Let’s be honest, 12 hour shifts usually end up being closer to 14+ at the end of the day.  And, many studies show that working 12 hour shifts is damaging to nurse health due to the length of time that nurses end up working.  In fact, an increased risk of depression, anxiety, obesity, cardiovascular disease, and even some cancers have all been researched and publicized.

Since the shifts are not getting shorter anytime soon, the best thing that nurses can do to take care of themselves is rest as much as possible before shifts.  Therefore, I make it a huge priority to get at least 7-8 hours of sleep before shifts.  (This was so much easier before we had kids!)

A few things I use to help me sleep better at night:

    • Eye mask and ear plugs. After having kids I realized that I am am incredibly light sleeper.  In fact, even the slightest noises wake me up in the middle of the night.  Sometimes I have difficulty failing back asleep again, which is so frustrating when I work a 12 hour shift in the morning.
    • Restorative yoga poses. I keep a yoga pillow and a yoga mat right next to my bed that I use for restorative yoga poses about 20 minutes before I try to go to sleep.  It helps me decompress my from my day, check in with myself and put me into a snugly and sleepy mood.

A yoga pillow is great for restorative yoga poses!

I keep a yoga mat next to my bed for early morning and night yoga stretches.

HEY NURSES!  Remember to sign up for your FREE COPY of “The Nurse’s Guide To Health & Self Care” E-book in the sign up box below! 

#3 Get regular exercise on the off days

I always feel so much better when I get my heart rate up on my days off. The benefits of exercise have been well documented; it is essential for nurse self care.  It is no secret that regular exercise helps control weight, boosts overall energy, improves your mood and decreases stress levels.  Not only does exercise benefit the nurse personally, but it also helps nurses have the stamina to give better care to patients as well.

Need to blow off some steam after a stressful day? A yoga session or brisk 30-minute walk can help. Physical activity stimulates various brain chemicals that may leave you feeling happier and more relaxed.  Which, in turn, will help manage caregiver burden and help you feel your best.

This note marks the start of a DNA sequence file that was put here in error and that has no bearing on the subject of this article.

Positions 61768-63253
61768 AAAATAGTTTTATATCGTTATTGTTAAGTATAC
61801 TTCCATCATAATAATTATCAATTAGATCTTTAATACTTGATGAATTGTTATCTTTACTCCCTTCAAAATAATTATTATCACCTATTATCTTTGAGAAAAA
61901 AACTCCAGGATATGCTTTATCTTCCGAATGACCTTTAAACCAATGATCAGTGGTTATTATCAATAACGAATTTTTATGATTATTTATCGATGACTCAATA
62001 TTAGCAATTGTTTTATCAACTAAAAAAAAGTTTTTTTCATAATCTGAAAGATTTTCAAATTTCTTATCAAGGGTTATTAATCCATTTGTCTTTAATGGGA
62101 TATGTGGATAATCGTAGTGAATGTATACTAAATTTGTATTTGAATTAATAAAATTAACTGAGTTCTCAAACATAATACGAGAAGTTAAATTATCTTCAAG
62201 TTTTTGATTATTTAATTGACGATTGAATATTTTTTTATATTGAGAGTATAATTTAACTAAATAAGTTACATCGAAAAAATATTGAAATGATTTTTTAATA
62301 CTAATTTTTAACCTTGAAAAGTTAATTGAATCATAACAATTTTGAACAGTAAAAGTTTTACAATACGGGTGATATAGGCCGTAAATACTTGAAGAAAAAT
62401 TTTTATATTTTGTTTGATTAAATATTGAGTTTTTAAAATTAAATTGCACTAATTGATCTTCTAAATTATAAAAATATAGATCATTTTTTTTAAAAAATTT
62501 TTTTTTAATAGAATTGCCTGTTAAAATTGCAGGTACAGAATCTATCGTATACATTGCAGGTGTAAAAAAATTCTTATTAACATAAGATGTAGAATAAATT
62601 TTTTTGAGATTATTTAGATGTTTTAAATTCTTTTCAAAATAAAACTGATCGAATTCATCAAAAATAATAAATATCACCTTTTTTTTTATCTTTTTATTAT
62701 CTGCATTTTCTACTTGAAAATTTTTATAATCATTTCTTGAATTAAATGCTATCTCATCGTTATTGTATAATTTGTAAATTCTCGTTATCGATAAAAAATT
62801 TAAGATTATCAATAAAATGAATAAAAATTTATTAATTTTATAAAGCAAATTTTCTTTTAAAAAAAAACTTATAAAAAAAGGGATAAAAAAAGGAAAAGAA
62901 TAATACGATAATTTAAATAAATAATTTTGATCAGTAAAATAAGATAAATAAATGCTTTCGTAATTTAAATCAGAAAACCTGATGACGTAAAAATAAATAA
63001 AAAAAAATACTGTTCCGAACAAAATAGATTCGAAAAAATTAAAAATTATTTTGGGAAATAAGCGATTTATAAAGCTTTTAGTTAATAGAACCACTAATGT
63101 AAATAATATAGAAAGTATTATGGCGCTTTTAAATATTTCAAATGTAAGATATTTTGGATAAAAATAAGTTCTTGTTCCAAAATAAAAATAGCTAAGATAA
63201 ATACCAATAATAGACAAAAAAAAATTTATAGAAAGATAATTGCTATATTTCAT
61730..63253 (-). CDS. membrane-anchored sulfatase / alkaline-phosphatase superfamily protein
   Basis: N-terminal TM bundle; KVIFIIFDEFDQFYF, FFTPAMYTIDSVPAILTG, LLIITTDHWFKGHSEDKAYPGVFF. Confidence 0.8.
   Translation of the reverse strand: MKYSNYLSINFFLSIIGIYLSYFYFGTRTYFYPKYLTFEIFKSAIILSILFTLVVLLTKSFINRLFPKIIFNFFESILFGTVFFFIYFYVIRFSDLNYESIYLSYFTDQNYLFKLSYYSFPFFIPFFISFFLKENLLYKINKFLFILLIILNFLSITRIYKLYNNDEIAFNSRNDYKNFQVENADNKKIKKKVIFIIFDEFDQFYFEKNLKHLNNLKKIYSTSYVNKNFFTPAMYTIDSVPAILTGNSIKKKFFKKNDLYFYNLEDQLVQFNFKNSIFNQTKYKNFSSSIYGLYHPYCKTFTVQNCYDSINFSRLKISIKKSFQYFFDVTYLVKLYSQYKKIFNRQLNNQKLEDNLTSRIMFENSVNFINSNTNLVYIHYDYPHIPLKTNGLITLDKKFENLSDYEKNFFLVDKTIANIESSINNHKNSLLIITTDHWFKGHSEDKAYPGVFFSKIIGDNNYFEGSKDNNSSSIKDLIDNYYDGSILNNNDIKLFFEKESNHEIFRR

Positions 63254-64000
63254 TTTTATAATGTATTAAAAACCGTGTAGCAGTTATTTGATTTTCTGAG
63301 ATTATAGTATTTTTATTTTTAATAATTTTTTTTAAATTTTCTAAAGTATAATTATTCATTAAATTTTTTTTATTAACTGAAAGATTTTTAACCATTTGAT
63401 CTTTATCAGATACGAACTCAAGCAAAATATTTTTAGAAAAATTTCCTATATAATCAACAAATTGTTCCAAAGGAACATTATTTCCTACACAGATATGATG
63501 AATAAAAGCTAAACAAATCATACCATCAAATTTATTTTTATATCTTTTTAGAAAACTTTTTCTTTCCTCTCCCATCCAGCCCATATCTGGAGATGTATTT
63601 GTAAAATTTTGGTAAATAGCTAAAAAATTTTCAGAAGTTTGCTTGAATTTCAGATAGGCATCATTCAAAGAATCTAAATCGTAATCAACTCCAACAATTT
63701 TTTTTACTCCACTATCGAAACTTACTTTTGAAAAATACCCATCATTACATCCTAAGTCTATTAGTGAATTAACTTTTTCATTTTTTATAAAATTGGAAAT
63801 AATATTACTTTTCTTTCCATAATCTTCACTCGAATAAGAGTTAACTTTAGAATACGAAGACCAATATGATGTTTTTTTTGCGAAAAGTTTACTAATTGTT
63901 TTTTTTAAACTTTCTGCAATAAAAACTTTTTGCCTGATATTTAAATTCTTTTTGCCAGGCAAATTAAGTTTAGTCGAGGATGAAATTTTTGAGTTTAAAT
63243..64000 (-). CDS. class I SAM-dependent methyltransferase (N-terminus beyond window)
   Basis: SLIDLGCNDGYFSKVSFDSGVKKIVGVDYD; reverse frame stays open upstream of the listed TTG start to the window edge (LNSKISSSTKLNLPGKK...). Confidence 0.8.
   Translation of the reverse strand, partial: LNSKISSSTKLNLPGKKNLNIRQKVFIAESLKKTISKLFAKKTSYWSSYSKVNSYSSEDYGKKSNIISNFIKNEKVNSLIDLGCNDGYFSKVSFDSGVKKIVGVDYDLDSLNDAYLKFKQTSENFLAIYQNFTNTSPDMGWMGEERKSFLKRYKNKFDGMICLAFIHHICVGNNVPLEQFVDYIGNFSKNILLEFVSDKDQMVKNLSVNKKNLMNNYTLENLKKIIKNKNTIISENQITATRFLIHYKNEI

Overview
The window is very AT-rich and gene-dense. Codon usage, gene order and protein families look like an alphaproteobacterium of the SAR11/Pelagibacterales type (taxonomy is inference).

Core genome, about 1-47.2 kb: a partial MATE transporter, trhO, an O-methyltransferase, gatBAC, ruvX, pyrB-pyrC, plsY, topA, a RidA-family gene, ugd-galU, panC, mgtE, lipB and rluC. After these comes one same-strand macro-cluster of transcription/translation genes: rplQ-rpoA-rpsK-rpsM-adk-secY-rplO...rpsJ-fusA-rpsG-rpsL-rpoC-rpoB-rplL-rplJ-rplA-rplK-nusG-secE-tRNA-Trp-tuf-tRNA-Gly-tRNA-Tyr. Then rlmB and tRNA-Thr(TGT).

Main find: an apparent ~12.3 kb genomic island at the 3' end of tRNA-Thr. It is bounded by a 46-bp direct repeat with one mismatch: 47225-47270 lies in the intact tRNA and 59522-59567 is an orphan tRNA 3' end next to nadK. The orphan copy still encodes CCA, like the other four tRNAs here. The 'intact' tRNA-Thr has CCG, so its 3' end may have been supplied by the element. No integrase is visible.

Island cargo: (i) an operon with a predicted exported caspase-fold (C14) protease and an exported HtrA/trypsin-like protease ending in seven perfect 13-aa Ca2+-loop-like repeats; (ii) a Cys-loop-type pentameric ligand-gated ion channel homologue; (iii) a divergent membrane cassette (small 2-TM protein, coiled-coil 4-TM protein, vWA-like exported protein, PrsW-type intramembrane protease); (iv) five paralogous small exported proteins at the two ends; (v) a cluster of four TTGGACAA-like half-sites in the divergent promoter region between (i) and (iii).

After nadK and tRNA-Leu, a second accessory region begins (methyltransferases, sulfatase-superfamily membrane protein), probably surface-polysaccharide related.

For me personally, yoga has been a total game changer for my stress levels.  But it’s also great to change up the routine a bit, and I enjoy escaping with my headphones for a run and listening to music.  Whatever you do is great, as long as you actually do it!

A blue tooth headset is great to use for a run or brisk walk.

#4.  Wear compression socks

Those who know me know I’m fanatical about compression socks.  Wearing compression stockings helped me work all the way through two pregnancies and I continue to wear them to this day.  They help keep your legs energized, prevent varicose veins, and keep your ankles and feet from getting so swollen after being on your feet all day.  Plus, they come in the cutest styles now.

Compression socks will save your legs and feet!

Being a nurse and mom is already hard enough.

But with a little preparation and focus on your personal well-being and time management you can be both a healthy nurse and mom and give great care to your patients.  It’s time to focus on nurse self care!

HEY NURSES!  Remember to sign up for your FREE COPY of “The Nurse’s Guide To Health & Self Care” E-book in the sign up box below! (scroll down)

Additional Recommended Reading

Working Mom health tips for 12 hour shifts

Maternity Leave For Nurses:  How To Financially Prepare

Maternity Leave For Nurses: How To Financially Prepare

(This post about saving money for maternity leave as a nurse may contain affiliate links.  You can find my disclosure page here.)

As a new mother, it is your legal right to take a maternity leave.

Maternity leave is so important for a new mother for many reasons:

Unfortunately, many women in the US only get 6 weeks of maternity leave (8 weeks if you have a c-section).  And if you are a per diem employee like me, none of that time off is paid.  For that reason I worked right up until my 9th month of pregnancy while working as an emergency room nurse at a level 1 trauma center (thank God for pregnancy compression stockings!).

Nurses work extremely hard to care for patients like they would care for a family member, yet when they have a baby of their own they often have very little time to bond with their flesh and blood.  Add the financial strain into the mix and it can become very stressful and overwhelming.  So what is a nurse who is also a brand new mom to do?